Chhattisgarh Maoists give up arms citing discrimination by Andhra chieftains
Several of the Maoists who surrendered said they were even denied simple privileges such as falling in love and getting married, though those from the neighbouring state lived with their wives and raised children.india Updated: Oct 14, 2016 00:19 IST
More than 1,000 Maoists have surrendered to the Chhattisgarh Police this year and many of them say they gave up arms out of disgust after discrimination by their erstwhile comrades from Andhra Pradesh.
In interviews to HT, several of them said they were even denied simple privileges such as falling in love and getting married, though those from the neighbouring state lived with their wives and raised children.
“It is not easy to be a part of the PLGA (People’s Liberation Guerrilla Army) as it is ruled by the Andhra Pradesh people and they are biased towards us,” said 21-year-old Sahu (name changed).
Police say there are some 10,000 Maoists in the Bastar region of Chhattisgarh and they answer to the secretary of the Dandakaranya special zonal committee – a man from Andhra Pradesh.
“Why are Andhra Pradesh men mostly in the top positions,” asked another surrendered Maoist. “They enjoy all the liberty while the tribals fight for them,” he added.
Officials and observers say poor tribals from Bastar are mostly recruited as foot soldiers of the armed unit of the PGLA, or as office bearers of the Jantana Sarkar – the committee in charge of a village. Real authority, however, vests with seniors belonging to Andhra Pradesh.
Those who surrendered say marriages were generally discouraged in the lower ranks. They were not allowed to marry a common girl. If someone fell in love with another comrade, written permission was required to tie the knot. If permission was granted, the men often were forced to undergo a vasectomy to ensure no children were born.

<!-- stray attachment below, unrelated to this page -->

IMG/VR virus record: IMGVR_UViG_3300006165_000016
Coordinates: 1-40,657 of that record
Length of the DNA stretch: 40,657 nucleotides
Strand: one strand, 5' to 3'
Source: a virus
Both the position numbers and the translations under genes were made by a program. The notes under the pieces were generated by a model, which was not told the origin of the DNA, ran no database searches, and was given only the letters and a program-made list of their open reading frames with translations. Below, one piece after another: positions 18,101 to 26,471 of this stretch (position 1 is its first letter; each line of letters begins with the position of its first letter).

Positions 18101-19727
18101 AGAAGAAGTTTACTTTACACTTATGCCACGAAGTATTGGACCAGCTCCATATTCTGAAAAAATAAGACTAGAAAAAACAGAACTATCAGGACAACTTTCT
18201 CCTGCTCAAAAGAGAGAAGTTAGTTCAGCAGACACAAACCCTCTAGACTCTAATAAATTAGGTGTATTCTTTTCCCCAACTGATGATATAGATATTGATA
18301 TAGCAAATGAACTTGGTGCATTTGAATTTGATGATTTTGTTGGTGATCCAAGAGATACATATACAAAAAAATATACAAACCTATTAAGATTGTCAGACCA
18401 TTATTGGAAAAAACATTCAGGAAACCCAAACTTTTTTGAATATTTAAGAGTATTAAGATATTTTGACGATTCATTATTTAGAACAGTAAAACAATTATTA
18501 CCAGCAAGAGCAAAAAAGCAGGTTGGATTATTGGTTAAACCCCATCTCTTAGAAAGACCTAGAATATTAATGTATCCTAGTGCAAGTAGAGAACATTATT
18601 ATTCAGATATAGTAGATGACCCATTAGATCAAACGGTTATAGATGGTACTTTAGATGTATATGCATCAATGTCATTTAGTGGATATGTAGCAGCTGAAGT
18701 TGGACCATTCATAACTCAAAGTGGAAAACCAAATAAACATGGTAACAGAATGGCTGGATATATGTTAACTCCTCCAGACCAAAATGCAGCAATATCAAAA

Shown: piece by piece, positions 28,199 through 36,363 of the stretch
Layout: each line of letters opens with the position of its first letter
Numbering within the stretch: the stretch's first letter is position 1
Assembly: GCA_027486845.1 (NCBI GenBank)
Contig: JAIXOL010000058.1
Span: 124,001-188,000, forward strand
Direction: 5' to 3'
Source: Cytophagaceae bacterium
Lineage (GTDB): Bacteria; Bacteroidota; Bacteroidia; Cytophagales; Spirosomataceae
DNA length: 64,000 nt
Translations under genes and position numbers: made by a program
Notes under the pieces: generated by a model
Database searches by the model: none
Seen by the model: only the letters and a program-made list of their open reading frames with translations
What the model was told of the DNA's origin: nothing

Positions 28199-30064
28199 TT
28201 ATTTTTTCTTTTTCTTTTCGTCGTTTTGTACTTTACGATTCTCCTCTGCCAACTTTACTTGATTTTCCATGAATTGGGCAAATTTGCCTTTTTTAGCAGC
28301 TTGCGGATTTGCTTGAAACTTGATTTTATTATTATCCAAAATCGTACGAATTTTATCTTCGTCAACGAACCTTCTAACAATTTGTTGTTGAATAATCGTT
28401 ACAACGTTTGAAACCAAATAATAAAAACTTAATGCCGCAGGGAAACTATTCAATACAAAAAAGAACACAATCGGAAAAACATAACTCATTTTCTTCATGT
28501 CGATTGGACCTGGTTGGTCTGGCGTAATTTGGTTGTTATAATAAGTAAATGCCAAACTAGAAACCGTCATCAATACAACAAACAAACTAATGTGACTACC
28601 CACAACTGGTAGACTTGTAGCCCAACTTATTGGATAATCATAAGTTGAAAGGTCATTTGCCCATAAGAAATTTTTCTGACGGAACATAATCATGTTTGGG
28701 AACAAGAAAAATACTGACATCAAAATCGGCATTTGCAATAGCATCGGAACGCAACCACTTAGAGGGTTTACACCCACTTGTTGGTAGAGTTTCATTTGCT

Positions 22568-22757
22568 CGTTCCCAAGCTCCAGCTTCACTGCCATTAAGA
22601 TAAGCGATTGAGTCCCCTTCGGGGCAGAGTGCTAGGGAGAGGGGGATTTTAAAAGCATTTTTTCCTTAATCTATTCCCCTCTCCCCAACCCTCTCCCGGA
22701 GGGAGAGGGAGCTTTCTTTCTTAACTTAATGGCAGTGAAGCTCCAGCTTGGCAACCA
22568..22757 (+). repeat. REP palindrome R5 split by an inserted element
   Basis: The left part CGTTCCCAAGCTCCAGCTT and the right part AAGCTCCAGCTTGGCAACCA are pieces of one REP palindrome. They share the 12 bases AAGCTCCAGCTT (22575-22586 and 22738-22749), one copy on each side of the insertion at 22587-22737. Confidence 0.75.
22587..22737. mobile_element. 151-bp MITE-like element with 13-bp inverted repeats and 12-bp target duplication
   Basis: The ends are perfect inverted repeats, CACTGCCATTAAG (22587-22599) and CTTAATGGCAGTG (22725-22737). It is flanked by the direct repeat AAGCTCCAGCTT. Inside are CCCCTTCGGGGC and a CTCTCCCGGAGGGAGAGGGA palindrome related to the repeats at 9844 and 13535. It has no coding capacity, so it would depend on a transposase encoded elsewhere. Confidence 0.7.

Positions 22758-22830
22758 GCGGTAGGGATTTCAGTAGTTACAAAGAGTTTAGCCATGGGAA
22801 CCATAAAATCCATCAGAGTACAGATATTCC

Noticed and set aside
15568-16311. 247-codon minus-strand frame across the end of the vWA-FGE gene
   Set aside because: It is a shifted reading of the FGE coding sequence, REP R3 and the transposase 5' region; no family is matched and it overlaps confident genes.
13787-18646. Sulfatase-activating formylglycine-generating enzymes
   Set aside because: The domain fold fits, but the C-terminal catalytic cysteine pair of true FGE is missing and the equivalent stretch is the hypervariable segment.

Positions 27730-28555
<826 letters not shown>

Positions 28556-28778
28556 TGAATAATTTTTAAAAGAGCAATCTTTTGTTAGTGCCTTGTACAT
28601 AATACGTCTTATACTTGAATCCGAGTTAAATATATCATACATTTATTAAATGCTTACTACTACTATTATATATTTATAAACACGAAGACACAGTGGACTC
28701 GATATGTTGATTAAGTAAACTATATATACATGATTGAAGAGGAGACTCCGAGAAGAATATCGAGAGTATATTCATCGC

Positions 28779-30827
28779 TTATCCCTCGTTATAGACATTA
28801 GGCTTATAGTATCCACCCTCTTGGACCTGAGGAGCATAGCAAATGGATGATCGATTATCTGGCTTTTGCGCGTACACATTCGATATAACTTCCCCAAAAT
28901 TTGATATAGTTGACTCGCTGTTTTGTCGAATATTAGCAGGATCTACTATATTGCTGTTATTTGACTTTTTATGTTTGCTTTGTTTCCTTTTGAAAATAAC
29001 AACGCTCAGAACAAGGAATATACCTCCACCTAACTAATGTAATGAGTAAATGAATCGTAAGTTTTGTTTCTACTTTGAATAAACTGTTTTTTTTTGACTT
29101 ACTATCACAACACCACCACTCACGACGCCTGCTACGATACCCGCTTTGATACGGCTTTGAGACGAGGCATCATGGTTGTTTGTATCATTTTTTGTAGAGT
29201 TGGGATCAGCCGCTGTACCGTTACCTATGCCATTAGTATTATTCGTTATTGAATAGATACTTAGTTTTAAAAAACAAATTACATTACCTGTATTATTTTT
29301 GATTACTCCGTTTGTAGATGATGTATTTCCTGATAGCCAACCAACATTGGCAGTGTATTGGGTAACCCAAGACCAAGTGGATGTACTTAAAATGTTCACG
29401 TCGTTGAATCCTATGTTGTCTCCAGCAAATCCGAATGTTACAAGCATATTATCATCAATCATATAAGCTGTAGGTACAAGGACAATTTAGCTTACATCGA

Some of them have under gone reverse vasectomy to carry on with their life after having surrendered.
Their list of grievances against their seniors is long, but not everyone is convinced and accuse them of parotting what the police want them to say. Kamal Shukla, a Bastar-based journalist who has covered the conflict for many years, insisted the narrative of those who surrendered were misleading.
“The surrendered Maoists are not allowed to [freely] speak in front of journalists or any other person. They only say what the police want. Most surrenders took place because of illegal detention of their family members by the police. If the police come to know that a person from a village is a Maoist or informer, they bring the family to police station and keep them for months until he or she surrenders,” Shukla said.
In Chhattisgarh, journalists are only allowed to speak to a surrendered Maoist after official permission from the area’s police.
“Whatever a surrendered person says should be taken with a fistful of salt,” said Subhranshu Chaudhury, the author of the book, Let’s Call him Vasu: With Maoists in Chhattisgarh.
“All these restrictions of marriage etc. were there before too and it was always controlled by Andhra Pradesh people, so these do not seem the real reason to me,” he added.
But ML Kotwani, the superintendent of police of Kanker, argued that anger within the local Maoists has been simmering for a long time.
“They are only recruited for ground work like ambushes, extortion, collection of money, and not allowed to live a ‘normal’ life while seniors who are mainly from Andhra Pradesh or other states live a luxurious and normal life.”
He cited the example of a senior Maoist, Ram Chandra Reddy alias Gudsa, whose family included his wife and two children. The children reportedly go to a convent school. “He managed to escape in a police raid but his wife was arrested,” Kotwani pointed out.